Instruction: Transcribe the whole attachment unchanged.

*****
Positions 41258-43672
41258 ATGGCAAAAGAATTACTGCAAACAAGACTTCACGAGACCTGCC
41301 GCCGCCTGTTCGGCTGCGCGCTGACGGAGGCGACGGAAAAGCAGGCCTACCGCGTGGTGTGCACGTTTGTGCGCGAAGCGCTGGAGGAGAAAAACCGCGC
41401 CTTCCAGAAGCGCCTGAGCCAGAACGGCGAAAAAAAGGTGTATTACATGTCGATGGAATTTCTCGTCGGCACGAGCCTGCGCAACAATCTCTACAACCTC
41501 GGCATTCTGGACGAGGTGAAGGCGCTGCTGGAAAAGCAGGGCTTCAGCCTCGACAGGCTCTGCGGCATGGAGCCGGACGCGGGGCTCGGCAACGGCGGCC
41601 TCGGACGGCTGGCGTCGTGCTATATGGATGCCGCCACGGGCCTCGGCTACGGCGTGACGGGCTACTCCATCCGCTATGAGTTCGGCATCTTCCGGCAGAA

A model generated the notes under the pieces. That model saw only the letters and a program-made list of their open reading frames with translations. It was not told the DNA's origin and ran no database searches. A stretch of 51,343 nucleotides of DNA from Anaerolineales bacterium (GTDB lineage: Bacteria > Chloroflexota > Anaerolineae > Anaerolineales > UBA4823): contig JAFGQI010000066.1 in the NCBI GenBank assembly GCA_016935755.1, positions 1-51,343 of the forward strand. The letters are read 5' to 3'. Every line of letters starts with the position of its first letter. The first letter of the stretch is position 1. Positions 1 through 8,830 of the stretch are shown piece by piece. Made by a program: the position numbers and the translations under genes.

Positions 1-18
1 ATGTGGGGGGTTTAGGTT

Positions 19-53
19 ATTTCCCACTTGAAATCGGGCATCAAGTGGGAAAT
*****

Positions 41258-43672
41258 ATGGCAAAAGAATTACTGCAAACAAGACTTCACGAGACCTGCC
41301 GCCGCCTGTTCGGCTGCGCGCTGACGGAGGCGACGGAAAAGCAGGCCTACCGCGTGGTGTGCACGTTTGTGCGCGAAGCGCTGGAGGAGAAAAACCGCGC
41401 CTTCCAGAAGCGCCTGAGCCAGAACGGCGAAAAAAAGGTGTATTACATGTCGATGGAATTTCTCGTCGGCACGAGCCTGCGCAACAATCTCTACAACCTC
41501 GGCATTCTGGACGAGGTGAAGGCGCTGCTGGAAAAGCAGGGCTTCAGCCTCGACAGGCTCTGCGGCATGGAGCCGGACGCGGGGCTCGGCAACGGCGGCC
41601 TCGGACGGCTGGCGTCGTGCTATATGGATGCCGCCACGGGCCTCGGCTACGGCGTGACGGGCTACTCCATCCGCTATGAGTTCGGCATCTTCCGGCAGAA

A model generated the notes under the pieces. That model saw only the letters and a program-made list of their open reading frames with translations. It was not told the DNA's origin and ran no database searches. A stretch of 51,343 nucleotides of DNA from Anaerolineales bacterium (GTDB lineage: Bacteria > Chloroflexota > Anaerolineae > Anaerolineales > UBA4823): contig JAFGQI010000066.1 in the NCBI GenBank assembly GCA_016935755.1, positions 1-51,343 of the forward strand. The letters are read 5' to 3'. Every line of letters starts with the position of its first letter. The first letter of the stretch is position 1. Positions 1 through 8,830 of the stretch are shown piece by piece. Made by a program: the position numbers and the translations under genes.

Positions 1-18
1 ATGTGGGGGGTTTAGGTT

Positions 19-53
19 ATTTCCCACTTGAAATCGGGCATCAAGTGGGAAAT